5 Factors for Triathlon Fitness written by Mark Kleanthous

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5 Factors for Triathlon Fitness written by Mark Kleanthous
 

There are five main factors that contribute to fitness in triathlon – aerobic threshold endurance, nutrition, economy, strength and recovery – but your approach to them has to be balanced. Neglect one and your performance will suffer.
 

Aerobic threshold endurance

The use of intense aerobic-threshold training (which effectively, means training at your predicted triathlon pace) is perhaps the best way to get fit – the more you do the easier the training session gets and the faster you become. However, the problem is that we have a limited tolerance to it, and the result can be over-training. Therefore, not all your training should consist of intense, aerobic-threshold work-outs, also known as a ‘key work-outs’. Unfortunately, it is a common mistake to do too many of them with more than eight weeks to go before a triathlon.

Nutrition

In order to compete successfully in any triathlon event you must be able to load your body with all the fuel necessary to propel yourself across the required distance at the desired speed. But this factor isn’t only important when racing, because in order to complete your training successfully your body must be constantly carrying the correct amount of fuel. By that I mean the type of carbohydrate that can be accessed and fed to the muscles during training, as well as when racing.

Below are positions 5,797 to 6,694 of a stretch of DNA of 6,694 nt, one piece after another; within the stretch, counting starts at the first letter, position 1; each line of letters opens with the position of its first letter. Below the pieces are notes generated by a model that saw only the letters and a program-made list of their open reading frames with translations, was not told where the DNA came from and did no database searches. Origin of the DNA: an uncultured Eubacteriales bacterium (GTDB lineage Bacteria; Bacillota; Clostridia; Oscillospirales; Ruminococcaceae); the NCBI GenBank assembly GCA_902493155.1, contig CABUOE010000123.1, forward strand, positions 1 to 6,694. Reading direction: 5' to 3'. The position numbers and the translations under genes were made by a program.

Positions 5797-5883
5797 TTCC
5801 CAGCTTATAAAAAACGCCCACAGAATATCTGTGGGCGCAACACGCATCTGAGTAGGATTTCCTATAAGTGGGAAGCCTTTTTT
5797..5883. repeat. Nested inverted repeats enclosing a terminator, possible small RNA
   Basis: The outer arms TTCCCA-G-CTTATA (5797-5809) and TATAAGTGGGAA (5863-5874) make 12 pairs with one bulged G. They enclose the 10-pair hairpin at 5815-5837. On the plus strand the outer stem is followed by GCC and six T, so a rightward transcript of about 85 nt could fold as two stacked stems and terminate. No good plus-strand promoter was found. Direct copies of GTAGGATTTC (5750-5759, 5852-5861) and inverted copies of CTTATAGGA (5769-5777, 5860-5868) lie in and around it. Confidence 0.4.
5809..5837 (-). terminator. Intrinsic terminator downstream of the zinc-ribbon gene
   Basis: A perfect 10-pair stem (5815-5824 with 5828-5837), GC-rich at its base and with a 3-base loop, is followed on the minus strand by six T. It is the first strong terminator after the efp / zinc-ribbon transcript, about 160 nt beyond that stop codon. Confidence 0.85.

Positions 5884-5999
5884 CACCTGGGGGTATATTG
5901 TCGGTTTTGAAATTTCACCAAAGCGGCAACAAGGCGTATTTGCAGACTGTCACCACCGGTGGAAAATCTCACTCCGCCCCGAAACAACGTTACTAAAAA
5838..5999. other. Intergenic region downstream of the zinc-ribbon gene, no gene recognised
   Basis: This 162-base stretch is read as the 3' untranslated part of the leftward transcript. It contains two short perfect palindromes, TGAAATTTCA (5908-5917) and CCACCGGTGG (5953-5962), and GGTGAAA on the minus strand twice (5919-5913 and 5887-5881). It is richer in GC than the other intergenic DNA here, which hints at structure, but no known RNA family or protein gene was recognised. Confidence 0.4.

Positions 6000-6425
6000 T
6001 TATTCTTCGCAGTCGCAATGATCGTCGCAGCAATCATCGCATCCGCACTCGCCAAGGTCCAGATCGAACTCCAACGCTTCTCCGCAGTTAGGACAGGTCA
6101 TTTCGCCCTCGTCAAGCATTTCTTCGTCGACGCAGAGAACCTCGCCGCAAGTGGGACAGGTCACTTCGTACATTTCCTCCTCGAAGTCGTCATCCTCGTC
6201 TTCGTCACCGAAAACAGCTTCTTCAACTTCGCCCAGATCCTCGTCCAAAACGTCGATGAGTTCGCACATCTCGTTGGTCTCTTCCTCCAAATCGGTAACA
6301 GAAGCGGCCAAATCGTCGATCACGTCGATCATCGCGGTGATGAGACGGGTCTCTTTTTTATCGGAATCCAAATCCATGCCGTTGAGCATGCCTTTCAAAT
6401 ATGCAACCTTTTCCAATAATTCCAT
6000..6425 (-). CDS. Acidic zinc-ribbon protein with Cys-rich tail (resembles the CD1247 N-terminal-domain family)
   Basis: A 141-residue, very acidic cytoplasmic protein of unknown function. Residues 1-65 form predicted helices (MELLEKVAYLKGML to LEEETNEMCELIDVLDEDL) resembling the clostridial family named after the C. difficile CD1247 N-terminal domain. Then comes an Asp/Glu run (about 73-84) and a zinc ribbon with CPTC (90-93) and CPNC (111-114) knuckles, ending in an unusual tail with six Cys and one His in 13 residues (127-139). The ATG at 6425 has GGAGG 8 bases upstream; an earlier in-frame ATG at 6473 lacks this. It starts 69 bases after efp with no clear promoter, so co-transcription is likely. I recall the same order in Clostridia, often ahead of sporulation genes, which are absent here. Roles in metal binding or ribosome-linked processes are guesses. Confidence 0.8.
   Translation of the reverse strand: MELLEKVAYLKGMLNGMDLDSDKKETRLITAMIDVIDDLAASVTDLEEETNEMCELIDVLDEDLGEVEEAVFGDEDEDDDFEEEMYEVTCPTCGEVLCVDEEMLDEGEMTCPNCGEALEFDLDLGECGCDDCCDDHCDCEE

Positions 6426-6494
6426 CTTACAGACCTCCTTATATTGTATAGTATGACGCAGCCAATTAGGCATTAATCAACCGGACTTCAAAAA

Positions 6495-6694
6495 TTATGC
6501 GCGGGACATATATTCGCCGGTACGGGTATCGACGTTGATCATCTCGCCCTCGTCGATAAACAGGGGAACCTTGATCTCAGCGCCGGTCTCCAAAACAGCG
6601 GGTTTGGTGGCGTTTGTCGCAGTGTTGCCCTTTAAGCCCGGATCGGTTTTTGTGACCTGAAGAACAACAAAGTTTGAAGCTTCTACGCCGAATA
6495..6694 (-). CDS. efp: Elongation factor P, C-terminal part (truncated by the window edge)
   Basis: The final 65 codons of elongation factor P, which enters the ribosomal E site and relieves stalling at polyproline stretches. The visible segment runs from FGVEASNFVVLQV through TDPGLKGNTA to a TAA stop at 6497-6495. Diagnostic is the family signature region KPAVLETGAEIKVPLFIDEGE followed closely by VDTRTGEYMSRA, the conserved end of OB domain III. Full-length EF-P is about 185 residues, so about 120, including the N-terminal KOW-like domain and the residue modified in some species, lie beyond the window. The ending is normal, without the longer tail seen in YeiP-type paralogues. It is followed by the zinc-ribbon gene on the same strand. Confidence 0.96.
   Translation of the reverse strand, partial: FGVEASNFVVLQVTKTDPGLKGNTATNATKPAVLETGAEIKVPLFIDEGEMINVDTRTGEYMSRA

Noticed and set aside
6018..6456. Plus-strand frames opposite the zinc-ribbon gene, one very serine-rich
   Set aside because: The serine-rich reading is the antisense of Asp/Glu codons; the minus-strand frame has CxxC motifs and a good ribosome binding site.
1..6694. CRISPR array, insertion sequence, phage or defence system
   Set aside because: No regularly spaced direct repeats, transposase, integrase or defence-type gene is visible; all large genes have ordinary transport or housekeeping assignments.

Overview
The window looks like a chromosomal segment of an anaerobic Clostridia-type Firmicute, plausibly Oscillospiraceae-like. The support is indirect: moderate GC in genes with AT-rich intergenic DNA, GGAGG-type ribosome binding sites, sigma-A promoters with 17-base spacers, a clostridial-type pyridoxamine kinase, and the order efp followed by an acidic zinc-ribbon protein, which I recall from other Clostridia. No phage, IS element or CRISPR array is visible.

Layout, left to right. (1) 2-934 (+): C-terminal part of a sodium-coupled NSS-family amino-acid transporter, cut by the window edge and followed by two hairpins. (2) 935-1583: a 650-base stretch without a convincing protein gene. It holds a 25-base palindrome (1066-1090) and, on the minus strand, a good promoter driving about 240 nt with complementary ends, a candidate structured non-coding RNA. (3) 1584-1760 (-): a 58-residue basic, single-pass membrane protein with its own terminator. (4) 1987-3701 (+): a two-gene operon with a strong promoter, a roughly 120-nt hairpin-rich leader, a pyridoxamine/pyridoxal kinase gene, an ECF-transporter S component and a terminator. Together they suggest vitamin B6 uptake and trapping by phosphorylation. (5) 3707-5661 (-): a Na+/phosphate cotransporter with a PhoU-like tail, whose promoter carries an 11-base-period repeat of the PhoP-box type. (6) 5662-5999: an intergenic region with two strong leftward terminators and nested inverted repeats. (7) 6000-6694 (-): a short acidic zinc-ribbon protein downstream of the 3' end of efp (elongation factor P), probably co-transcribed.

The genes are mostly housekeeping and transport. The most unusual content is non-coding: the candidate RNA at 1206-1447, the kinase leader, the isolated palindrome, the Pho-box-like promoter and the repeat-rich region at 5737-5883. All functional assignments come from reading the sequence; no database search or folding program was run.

Economy
 
Top triathletes all have one thing in common – they don’t waste energy doing things they don’t need to do. Having 10% extra energy is not good if you use up 15% more running compared to a fellow competitor. Economy of movement is something that can be learned early and needs to become automatic.

Strength

Strength is important in all sports. However, what is required in triathlon is sport-specific strength to the level required. For example, resistance training using hand paddles, cycling up hills and running off road is more specific than weight training.

Recovery

Full-time athletes are obviously more successful than those who work full time because they can dedicate more time to training, but another equally important reason is because they are able to take more recovery time. Most injuries and illnesses are caused more by the lack of consistent sleep, regular massages, healthy food, stretches and cool downs than anything else. These recovery essentials  not only help you recover from work-outs, but more importantly they allow you to tolerate a greater amount of training. Fitness is about being able to recover as you train; the quicker the recovery the greater the effect it has on fitness.

This article is written by Mark Kleanthous. Mark has competed in triathlons for 30 consecutive seasons and crossed the finish line in more than 450 triathlons including 35 ironman events. He is author of The Complete Book of Triathlon Training and is a full time sports and nutrition coach. Mark can be contacted via www.ironmate.co.uk